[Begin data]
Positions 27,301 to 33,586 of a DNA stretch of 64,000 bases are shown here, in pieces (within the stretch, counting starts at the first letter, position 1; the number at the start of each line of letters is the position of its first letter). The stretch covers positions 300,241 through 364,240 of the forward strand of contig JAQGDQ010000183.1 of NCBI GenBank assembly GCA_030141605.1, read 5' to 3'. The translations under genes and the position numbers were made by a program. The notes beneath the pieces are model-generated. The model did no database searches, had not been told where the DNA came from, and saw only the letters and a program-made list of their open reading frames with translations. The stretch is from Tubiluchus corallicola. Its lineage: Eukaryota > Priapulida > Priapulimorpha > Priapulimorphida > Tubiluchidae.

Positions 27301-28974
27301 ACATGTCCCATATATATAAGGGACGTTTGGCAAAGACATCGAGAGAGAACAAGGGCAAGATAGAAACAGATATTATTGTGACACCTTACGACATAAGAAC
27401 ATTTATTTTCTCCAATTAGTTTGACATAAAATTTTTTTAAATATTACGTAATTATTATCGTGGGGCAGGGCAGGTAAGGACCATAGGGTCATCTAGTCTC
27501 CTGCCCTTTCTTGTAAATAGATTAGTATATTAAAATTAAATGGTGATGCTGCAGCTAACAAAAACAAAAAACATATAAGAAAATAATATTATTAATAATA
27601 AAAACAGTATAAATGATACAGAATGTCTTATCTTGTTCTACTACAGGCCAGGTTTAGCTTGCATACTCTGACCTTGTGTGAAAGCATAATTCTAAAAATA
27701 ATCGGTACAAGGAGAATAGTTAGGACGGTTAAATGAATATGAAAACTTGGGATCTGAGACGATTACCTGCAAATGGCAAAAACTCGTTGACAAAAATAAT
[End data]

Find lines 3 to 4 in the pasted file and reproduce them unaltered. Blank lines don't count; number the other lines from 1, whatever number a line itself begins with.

27301 ACATGTCCCATATATATAAGGGACGTTTGGCAAAGACATCGAGAGAGAACAAGGGCAAGATAGAAACAGATATTATTGTGACACCTTACGACATAAGAAC
27401 ATTTATTTTCTCCAATTAGTTTGACATAAAATTTTTTTAAATATTACGTAATTATTATCGTGGGGCAGGGCAGGTAAGGACCATAGGGTCATCTAGTCTC